5 Things Every Online Shopper Should Know About E-Commerce Giant Alibaba

What does all of this mean for you? If you shop at all online (and these days, who doesn’t), potentially a lot. Here, five things to know about Alibaba, because by the close of 2014, the company will be inescapable.

1. The company is a combination of eBay, Amazon, Google, Paypal, and so much more. 

Try and think of one American company to compare Alibaba to, and you’ll draw a blank. The company is a mix of Amazon, eBay, PayPal, and to some degree, Google. As a customer you can use Alibaba to shop online, sell goods, and make online payments. Under the Alibaba umbrella there are a variety of retail sites including its two most prominent: Taobao, which offers a huge number of non-brand name products sold by smaller merchants; and Tmall, which offers brand-name products.

Together, the two sites account for half of all of the package deliveries in China, and their combined transaction volume in 2012, $163 billion, was more than Amazon and eBay’s revenue combined. Alibaba even has it sights set on conquering the cloud computing market.

2. It’s the world’s largest Internet marketplace. Yes, you’ve read that correctly. 


With a base of 560 million users, who spend an average of 20 hours a week online, Alibaba has created one huge online marketplace, and one of the world’s 20 most-clicked sites. The site has 36.7 million registered users as of 2012, meanwhile its mobile payments service, Alipay, is responsible for 70 percent of all of China’s mobile payments in 2013.


3. Fast fashion retailers should be very afraid.

Fast fashion chains like Forever 21 and H&M have transformed our expectations for what clothing can and should cost, but Alibaba is taking that a step further. On AliExpress, which sells goods to over 220 countries, there are tons of fashion options for less than $20 being sold by Chinese businesses to a global audience, essentially cutting out middle men.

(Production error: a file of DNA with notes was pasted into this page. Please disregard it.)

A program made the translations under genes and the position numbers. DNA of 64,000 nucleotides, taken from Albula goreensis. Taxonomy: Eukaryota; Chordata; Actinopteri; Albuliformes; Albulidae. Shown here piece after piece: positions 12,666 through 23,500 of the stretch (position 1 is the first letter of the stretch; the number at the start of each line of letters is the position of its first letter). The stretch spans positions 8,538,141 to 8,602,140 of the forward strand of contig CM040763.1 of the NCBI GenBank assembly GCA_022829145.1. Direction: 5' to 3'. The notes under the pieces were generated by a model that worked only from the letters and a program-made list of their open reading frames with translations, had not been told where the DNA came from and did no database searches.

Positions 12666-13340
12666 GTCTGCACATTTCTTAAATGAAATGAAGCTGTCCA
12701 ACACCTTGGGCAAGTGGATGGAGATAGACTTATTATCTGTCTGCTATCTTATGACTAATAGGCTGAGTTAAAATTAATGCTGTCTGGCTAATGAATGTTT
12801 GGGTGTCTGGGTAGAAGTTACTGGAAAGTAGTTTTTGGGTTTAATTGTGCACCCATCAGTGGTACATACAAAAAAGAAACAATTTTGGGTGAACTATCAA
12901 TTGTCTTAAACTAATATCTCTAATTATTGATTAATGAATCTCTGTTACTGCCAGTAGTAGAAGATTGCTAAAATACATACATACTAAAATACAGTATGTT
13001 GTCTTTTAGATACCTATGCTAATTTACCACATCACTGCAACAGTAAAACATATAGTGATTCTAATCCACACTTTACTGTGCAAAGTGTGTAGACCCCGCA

As China’s largest e-commerce company, Alibaba has easy access to its sellers’ supply chain of cheap Chinese goods. The ability to offer cheaper Chinese-made goods than pretty much anyone to a global audience means a huge edge.

4. The company is also making inroads with high fashion brands. 

Alibaba is also offering more than fast fashion, it is also making huge inroads with designer brands, eager to sell goods to the luxury hungry Chinese market. Burberry has just opened a virtual storefront on Alibaba’s Tmall shopping site, for instance. The reason brands are to sell on Alibaba is to capitalize on the massive growth of online shopping among the Chinese—Chinese shoppers bought $295 billion worth of merchandise online in 2013. The long term impact, though, is that it’s not far fetched to imagine Alibaba turning into the ultimate one-stop online shopping destination.

5. It’s buying up a storm. 


Alibaba made $3.5 billion worth of acquisitions over the past year. So far those acquisitions have been predominantly limited to Asia, but recently it bought a minority stake in California-based messaging and free-calling app Tango for $215 million. Who knows what could be next? Smaller, U.S-based e-commerce sites? Social shopping apps? The sky is really the limit, especially considering the prospect of tons of incoming IPO cash, all of which could have a huge impact on the way that we all online shop.


Read more: http://stylecaster.com/alibaba-ipo/#ixzz4cjsVA0UY

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